Economic Sociology has been a prime subject ever since the birth of sociology as a discipline. Economic sociology is one of the fast developing areas due to increasing globalization of the economy and transformations in the relationship between states and markets. Economic sociology depicts the market as a socially constructed feature, structured by karaoke networks of social actors who compete and imitate, exploit and cooperate, with one another. Marshall's concept of class, though not at the top of the agenda of economic sociologists, is another track where he may be followed.
Economic Sociology rejects the division of labor proposed by Talcott Parsons. Economic Sociology tries to counter economic imperialism. Economic sociology differs from rational choice theory, which focuses on the economic variables of social life. None of the phenomena of economic sociology can be treated as only economically conditioned, as argued by the materialist conception and by utilitarianism or rational choice theory.
The dominant position on this matter has been a laissez-faire attitude based on market maximalism and institutional minimalism. The doctrine needs further reconstruction, or rather deconstruction from the combined viewpoint of economic sociology and the sociology of knowledge. Classical political economy has been a theory of the operation of the invisible hand of the market.
Although emphasis on the pure and perfect market has more recently been mitigated by the theories of imperfect and/or monopolistic competition, the theory of the market or market structures, like pure competition, monopoly, oligopoly, and imperfect markets. The sociology of markets needs to go in a different direction than the economics of markets by focusing on the market as a social structure rather than as an exchange mechanism or an instrument of resource allocation.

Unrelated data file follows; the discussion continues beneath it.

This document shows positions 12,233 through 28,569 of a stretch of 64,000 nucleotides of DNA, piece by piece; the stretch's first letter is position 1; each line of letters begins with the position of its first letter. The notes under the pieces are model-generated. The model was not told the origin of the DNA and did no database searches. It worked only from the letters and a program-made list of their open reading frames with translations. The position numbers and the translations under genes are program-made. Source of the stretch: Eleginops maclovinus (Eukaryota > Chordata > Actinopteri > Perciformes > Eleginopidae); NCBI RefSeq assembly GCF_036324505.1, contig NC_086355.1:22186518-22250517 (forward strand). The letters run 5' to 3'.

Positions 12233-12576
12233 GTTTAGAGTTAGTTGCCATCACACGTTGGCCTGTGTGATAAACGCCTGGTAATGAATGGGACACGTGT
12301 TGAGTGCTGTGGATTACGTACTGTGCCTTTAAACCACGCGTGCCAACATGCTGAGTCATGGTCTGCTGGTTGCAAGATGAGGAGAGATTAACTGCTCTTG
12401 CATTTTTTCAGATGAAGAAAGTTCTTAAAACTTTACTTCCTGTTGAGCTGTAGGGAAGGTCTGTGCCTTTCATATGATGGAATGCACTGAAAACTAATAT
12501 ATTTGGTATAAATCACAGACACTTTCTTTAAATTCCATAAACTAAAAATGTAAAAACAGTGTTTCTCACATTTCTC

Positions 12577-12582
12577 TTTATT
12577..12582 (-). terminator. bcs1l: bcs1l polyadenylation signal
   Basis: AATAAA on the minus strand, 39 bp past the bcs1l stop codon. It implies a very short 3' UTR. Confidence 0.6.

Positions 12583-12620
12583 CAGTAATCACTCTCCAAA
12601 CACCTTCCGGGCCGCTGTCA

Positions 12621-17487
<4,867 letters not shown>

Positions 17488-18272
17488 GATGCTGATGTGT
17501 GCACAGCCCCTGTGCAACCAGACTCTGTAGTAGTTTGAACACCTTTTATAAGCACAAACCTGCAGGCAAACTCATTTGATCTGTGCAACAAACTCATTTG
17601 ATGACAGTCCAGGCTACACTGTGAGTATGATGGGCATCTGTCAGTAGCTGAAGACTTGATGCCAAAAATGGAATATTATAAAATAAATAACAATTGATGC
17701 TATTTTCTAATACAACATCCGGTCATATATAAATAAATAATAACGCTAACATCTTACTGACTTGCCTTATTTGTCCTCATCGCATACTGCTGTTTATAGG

Social Inequality and the Sociology of Life Style: Material and Cultural Aspects of Social Stratification - Bogenhold, Dieter. Abstract: The rising importance of dimensions such as age, gender, nationality, ethnicity, political attitudes, and multiple choices to organize the notion of "life course" has made the older class concept appear obsolete to the research sociologist. Life style research can contribute to the question of the relevance of the class concept. The result of my investigation shows that life style research, when connected to the writings of Thorstein Veblen, Georg Simmel, and Max Weber, can enrich research in the social sciences.
The Changing Relationship Between Economic Sociology and Institutional Economics: From Talcott Parsons to Mark Granovetter - Olav Velthuis - By arguing for a clear-cut division of labor between economics and sociology, Parsons legitimated the divide between the two disciplines that came into being in the years to follow. Recently however, the relationship between economic sociology and institutional economics has changed dramatically. Recently the relationship between economic sociology and institutional economics has changed.